ENTERTAINMENT
09/12/2018 12:05 pm ET

'Star Wars' Writer Addresses Tweet That Enraged Trump Supporters

"I realized there was a pocket of America and the internet that was insolently angry and anti-Semitic," Chris Weitz explains.
Stormtroopers arrive for a screening of "Star Wars Episode II: Attack of the Clones" on May 12, 2002, in New York.
Mark Mainz via Getty Images
Stormtroopers arrive for a screening of "Star Wars Episode II: Attack of the Clones" on May 12, 2002, in New York.

It was a tweet heard across the galaxy.

Following the contentious results of the 2016 U.S. presidential election, Chris Weitz, writer of “Rogue One: A Star Wars Story,” stirred a bit of controversy when he tweeted out a number of anti-Donald Trump messages days after the Republican candidate won.

“Please note that the Empire is a white supremacist (human) organization,” Weitz wrote, seemingly drawing a parallel between the United States’ current political situation and the evil regime in “Star Wars.”

“Rogue One” co-writer Gary Whitta piled on, saying the Empire is “opposed by a multicultural group led by brave women.” Then all hell broke loose.

Alt-right trolls came for Weitz, claiming he was making the “Star Wars” franchise “political.” The hashtag #DumpStarWars took off, along with a false rumor that the “Rogue One” writers had rewritten scenes to somehow depict Trump as a racist. Weitz later deleted his tweet and apologized for politicizing “innocent” escapism, and though many #DumpStarWars tweets were actually mocking the hashtag, the speculation had already begun. Would the backlash cost “Rogue One” at the box office?

In an interview with HuffPost in August, Weitz reflected on the tweet and the chaos that followed. For him, it marked the moment he realized just how angry ― and anti-Semitic ― a certain subset of “Star Wars” fans could be.

“It’s a great lesson not to try to be funny on Twitter unless you know that the joke is a total hit. I think that was meant to be a throwaway fun comment, but [it] got pretty ugly pretty fast,” he told me. “I think I learned something about social media.”

The tweet was “a canary in the coal mine moment,” he explained, “when I realized there was a pocket of America and the internet that was insolently angry and anti-Semitic.”

“I literally received cartoons out of Nazi... papers of anti-Semitic caricatures,” he said. “That was pretty extraordinary.”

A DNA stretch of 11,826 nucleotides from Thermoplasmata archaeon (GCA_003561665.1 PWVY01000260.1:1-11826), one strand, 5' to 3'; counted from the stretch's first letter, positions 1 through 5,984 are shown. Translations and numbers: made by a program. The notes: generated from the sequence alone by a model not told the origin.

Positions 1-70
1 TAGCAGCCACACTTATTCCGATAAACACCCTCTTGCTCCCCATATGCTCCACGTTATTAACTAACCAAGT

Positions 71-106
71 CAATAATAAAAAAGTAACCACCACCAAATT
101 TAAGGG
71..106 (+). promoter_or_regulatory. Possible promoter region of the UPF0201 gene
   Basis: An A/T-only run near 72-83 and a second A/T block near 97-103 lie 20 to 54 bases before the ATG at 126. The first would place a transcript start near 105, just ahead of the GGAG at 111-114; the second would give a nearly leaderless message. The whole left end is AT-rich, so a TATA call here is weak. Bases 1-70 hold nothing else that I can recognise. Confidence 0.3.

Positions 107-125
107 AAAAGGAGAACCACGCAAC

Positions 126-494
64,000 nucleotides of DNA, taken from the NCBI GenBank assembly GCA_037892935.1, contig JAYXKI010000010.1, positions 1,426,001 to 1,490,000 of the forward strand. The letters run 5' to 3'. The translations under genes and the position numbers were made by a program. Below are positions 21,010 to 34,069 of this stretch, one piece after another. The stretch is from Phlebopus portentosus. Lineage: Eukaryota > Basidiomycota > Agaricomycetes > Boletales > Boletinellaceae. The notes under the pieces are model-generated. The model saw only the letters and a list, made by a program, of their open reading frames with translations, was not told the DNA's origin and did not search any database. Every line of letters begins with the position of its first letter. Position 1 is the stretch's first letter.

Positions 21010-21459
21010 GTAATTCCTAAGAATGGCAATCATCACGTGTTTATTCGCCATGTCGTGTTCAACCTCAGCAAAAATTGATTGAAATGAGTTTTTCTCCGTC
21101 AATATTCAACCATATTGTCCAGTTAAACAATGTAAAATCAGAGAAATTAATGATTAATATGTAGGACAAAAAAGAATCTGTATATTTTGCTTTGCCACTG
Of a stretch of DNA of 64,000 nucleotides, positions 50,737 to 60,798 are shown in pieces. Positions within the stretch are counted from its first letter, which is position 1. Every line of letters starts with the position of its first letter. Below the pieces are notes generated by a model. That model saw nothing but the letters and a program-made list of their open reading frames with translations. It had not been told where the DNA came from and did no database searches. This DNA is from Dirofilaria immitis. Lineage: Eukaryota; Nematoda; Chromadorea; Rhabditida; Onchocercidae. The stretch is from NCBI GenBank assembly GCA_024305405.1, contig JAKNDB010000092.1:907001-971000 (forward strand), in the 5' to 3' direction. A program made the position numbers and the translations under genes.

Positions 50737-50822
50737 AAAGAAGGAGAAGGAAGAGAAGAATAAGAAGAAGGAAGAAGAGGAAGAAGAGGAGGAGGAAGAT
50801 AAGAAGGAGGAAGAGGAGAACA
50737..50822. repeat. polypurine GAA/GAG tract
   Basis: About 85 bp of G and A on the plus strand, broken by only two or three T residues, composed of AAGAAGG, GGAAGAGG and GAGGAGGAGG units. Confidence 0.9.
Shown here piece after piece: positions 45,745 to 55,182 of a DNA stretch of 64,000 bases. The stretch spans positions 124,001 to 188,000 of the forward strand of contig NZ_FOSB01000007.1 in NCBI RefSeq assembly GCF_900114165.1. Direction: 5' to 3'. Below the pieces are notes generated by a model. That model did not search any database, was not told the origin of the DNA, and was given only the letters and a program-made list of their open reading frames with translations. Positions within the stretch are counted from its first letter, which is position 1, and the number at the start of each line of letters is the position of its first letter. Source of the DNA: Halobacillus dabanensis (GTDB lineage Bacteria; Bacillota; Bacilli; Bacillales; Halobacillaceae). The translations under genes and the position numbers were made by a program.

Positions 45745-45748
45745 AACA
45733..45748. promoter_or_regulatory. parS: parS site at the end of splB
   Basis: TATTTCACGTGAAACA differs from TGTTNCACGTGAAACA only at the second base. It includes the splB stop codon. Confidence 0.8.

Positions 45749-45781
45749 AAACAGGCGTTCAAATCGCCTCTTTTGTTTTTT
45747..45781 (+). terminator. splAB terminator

The thing is, Weitz’s joke wasn’t random. There’s Nazi influence all over the Empire, down to Darth Vader’s helmet. StarWars.com, the franchise’s own official website, states that George Lucas’ stormtroopers were inspired by the Nazi Sturmabteilung:

Hitler’s SA, and later the SS, were prominent in party propaganda leading up to the outbreak of war. Thanks to newsreels everywhere, the image of jackbooted storm troopers became one of the iconic images of fascism and inspired the iconic stormtroopers of Star Wars.

Weitz wasn’t politicizing “Star Wars.” It’s been politicized the whole time.

Since 2015, when the first in a crop of new “Star Wars” movies was released, toxic corners of the series’ fandom have become more and more vocal. Some called “The Force Awakens” social justice propaganda that ruined the franchise for “fanboys,” Weitz’s tweet kicked off a spate of “Rogue One”-related vitriol, and then there’s the trolling that occurred around “The Last Jedi.” Kelly Marie Tran, who plays Rose Tico, left social media over the racist bullying she encountered from “fans” upset with the movie.

In an essay for The New York Times, Tran opened up about the bullying, saying, “This is the world I grew up in, but not the world I want to leave behind.”

Although he deleted the original controversial tweet, Weitz, who’s gone on to direct the Nazi-hunting movie “Operation Finale,” continued to showcase his rebellious spirit. After the controversy hit, he chose the “Star Wars” Rebel Alliance logo with a safety pin in it ― a symbol of solidarity with persecuted minorities ― as his Twitter profile image.

“My last film [“A Better Life”] was about an undocumented immigrant. I still feel pretty strongly about the issues,” he told me in August. “I feel kind of badly about the ‘Star Wars’ stuff because I never want to damage the work of a lot of people in my life, and they didn’t ask to be dragged into all that.”

“There was a point where if it was clear that there was some sort of boycott that was affecting ‘Rogue One’ in a significant way, I would’ve felt pretty badly,” he went on. “I think I’m certainly more careful in how I express myself, but I’m every bit as [firm] about my political beliefs.”

And as far as backlash at the box office, “Rogue One” went on to make more than $1 billion worldwide. So, way to go, #DumpStarWars people. You got ’em real good.

CONVERSATIONS